Manuscripts are considered for publication with the understanding that no part of the work has been published previously in print or electronic format


Figure 4. The Lancet paper is on the left. Neuron paper is on the right. Identical text is highlighted in red. Image created with the help of copyleaks.com

Further reading

“Anyone ever track down papers that have cited your work to see what they took from the paper? In many cases, the main takeaway is absolutely not what I’d expect it to be.”

Appendix: common objections

“But don’t many people get 8-9 hours of sleep when they don’t restrict sleep?”

Many people do seem to need 8-9 hours of sleep.

However, let me make an analogy: when people don’t restrict their food-eating, many of them start eating more than they need and become obese, meaning that simply allowing ourselves to get as much food as we want, likely isn’t the healthiest choice. My guess is that same is likely true for sleep.

Further, if we only care about longevity, we know that, for many animals, radical caloric restriction (a) makes them feel lethargic but live longer. Same could be true for sleep.

“In Chapter 1, Walker writes ‘vehicular accidents caused by drowsy driving exceed those caused by alcohol and drugs combined’. This shows how dangerous it is to not sleep and you have not refuted this part.”

I did look into this. I was not able to find any data on vehicular accidents caused by drowsy driving. However, the data by the National Highway Traffic Safety Administration on accidents that involve drowsy driving (a) and that involve drugs and alcohol (a) does not support this assertion.

According to this data, 1.2-1.4% (Table 2 in linked file) of car crashes involved drowsy driving, while 2.8% (Table 7 in linked file) of car crashes involved driving while having the alcohol blood concentration above the legal limit in the US (and this is not including accidents involving drugs).

I have not investigated Walker’s claims about sleep and learning, since he does not make any concrete statements about this in Chapter 1. However, is there any reason to expect his treatment of sleep and learning to be any more accurate than, for example, his treatment of the relationship between sleep and longevity?

“In Chapter 15, Walker writes that ‘after a thirty-hour shift without sleep, residents make a whopping 460 percent more diagnostic mistakes in the intensive care unit than when well rested after enough sleep’. This shows how dangerous it is to not sleep and you have not refuted this part.”

Is there any reason to expect that this is one statistic he decides to portray accurately? Have you considered looking at the scientific literature and seeing if this number checks out?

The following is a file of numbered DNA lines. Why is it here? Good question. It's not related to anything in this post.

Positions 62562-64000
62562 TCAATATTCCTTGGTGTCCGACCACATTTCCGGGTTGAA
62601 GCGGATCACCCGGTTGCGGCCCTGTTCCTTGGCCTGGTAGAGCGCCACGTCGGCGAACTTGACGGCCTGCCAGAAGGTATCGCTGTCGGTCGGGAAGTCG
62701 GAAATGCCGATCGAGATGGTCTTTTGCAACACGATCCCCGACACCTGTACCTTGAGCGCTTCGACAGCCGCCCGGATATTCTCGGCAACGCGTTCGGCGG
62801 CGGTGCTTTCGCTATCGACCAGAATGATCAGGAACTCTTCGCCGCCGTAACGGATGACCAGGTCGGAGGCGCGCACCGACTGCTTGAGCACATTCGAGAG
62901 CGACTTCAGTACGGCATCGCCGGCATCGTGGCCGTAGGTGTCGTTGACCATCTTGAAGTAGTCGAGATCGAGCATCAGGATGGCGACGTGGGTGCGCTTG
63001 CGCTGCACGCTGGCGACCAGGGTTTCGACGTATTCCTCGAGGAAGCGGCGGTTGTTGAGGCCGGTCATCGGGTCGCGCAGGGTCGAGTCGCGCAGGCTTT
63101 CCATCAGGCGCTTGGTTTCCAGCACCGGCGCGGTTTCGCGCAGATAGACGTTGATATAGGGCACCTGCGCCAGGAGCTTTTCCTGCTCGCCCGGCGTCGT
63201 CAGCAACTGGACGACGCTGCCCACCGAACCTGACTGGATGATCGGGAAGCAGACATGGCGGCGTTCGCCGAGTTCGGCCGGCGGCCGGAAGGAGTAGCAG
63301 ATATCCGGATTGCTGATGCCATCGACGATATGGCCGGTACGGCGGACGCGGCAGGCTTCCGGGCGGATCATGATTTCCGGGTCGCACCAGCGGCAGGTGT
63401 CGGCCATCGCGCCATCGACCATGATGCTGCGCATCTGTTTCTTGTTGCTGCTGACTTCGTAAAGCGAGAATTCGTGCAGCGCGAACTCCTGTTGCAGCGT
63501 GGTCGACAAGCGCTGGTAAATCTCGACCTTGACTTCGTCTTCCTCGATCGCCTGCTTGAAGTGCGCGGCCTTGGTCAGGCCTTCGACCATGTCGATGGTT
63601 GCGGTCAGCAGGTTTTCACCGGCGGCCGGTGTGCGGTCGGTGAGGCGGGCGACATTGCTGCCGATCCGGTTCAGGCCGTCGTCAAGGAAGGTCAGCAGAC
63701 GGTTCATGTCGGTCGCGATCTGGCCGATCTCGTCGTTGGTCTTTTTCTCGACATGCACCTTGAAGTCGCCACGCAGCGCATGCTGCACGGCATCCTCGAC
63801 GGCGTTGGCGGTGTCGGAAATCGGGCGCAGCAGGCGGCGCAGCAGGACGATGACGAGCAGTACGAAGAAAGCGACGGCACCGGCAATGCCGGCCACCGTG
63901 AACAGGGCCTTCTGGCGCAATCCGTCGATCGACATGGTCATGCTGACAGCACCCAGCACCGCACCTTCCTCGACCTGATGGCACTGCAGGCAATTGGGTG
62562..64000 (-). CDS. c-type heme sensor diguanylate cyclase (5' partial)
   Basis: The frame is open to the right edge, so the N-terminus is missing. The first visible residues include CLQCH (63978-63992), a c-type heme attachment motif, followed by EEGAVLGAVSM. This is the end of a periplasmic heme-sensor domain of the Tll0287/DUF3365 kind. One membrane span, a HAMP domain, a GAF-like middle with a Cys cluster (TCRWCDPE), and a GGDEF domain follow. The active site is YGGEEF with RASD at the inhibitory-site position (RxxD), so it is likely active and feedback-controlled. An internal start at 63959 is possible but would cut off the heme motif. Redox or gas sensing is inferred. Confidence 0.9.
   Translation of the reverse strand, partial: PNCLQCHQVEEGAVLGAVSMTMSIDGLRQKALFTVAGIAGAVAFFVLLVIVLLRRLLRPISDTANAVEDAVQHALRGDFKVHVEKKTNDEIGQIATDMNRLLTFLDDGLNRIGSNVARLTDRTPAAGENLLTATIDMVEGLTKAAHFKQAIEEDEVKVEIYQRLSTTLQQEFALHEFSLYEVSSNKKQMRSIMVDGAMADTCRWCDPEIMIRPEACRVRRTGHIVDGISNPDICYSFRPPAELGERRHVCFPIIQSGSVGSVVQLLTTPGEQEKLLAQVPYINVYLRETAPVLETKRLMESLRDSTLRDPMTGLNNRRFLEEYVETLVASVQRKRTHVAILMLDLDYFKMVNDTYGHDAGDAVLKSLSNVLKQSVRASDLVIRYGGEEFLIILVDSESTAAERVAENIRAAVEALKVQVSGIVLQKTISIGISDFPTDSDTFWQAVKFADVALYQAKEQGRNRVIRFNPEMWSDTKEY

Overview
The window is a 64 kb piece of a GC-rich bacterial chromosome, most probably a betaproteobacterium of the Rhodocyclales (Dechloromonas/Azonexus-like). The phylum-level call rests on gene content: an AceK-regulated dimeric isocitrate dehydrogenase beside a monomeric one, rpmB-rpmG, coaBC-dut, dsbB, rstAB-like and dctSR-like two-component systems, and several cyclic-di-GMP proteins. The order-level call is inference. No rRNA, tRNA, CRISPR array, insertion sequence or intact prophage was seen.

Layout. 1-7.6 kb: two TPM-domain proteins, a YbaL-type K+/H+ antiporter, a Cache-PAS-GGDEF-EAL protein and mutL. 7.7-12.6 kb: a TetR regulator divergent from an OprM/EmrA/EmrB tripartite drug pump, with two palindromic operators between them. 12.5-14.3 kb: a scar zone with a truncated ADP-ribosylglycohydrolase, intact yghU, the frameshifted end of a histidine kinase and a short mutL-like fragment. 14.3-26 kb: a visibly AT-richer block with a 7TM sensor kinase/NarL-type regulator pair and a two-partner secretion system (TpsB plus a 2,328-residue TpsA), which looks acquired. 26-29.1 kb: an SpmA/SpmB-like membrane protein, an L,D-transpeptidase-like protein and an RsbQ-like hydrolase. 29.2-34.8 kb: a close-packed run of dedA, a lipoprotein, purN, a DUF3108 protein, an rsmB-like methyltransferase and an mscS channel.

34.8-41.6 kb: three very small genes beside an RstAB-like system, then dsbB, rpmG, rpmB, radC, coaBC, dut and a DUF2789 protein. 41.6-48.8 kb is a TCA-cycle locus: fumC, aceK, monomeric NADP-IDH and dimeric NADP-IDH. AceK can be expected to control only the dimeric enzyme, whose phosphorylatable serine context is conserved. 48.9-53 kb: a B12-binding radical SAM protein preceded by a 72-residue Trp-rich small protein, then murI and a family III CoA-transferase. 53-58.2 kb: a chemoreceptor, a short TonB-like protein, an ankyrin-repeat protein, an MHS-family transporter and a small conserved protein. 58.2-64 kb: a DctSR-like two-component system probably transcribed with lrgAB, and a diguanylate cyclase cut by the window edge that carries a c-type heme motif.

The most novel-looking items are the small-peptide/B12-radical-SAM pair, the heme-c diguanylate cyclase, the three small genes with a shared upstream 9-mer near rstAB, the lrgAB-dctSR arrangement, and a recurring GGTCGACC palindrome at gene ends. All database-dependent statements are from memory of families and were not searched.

Appendix: my personal experience with sleep

Before doing all of this research, I frequently forced myself to sleep 8 hours, even if I naturally woke up after 7. I no longer do that and I think I feel noticeably better.

Also – this is not medical advice – but from my experiments in sleep deprivation and from reading the literature, it appears that consistently sleeping less than 3-4 hours during the night is definitely not enough for most people, but sleeping 4-5 hours + taking naps during the day is sustainable. I’ve been experimenting with sleep for the last month and I converged on a formula of sleeping 4-5 hours per night and then doing as many 20-30 minute naps as I need during the day (1-2 usually). If I know I won’t be able to take as many naps as I need during the next day, I just sleep the full 7-8 hours.

Here’s a report (a) from a person who I trust a lot describing how they cut their sleep from 8 hours to 6.3 hours a day and sustained it for more than a year.

Here’s a detailed story (a) with many practical tips from a friend of mine who experimented with many different ways of sleep reduction, including hardcore polyphasic sleep, and settled on the same 6.3 hours of sleep per day schedule.

Here’s the best general overview (a) of these styles of sleep that I found.

I hope to write the synthesis of everything I know about healthy and efficient sleep habits in the future.

If you decide to experiment with your sleeping habits, you can objectively assess the impact on your cognitive abilities using a site like Quantified Mind (a), which lets you design a battery of cognitive tests (on working memory, reaction time, executive control, mental rotation, and many others) to take and compare your results over time, while also allowing to track variables such as amount of sleep at every assessment. When I slept for 6 hours a night with no naps for 5 days, I felt pretty bad, but there was no difference in my cognitive scores, compared to the baseline.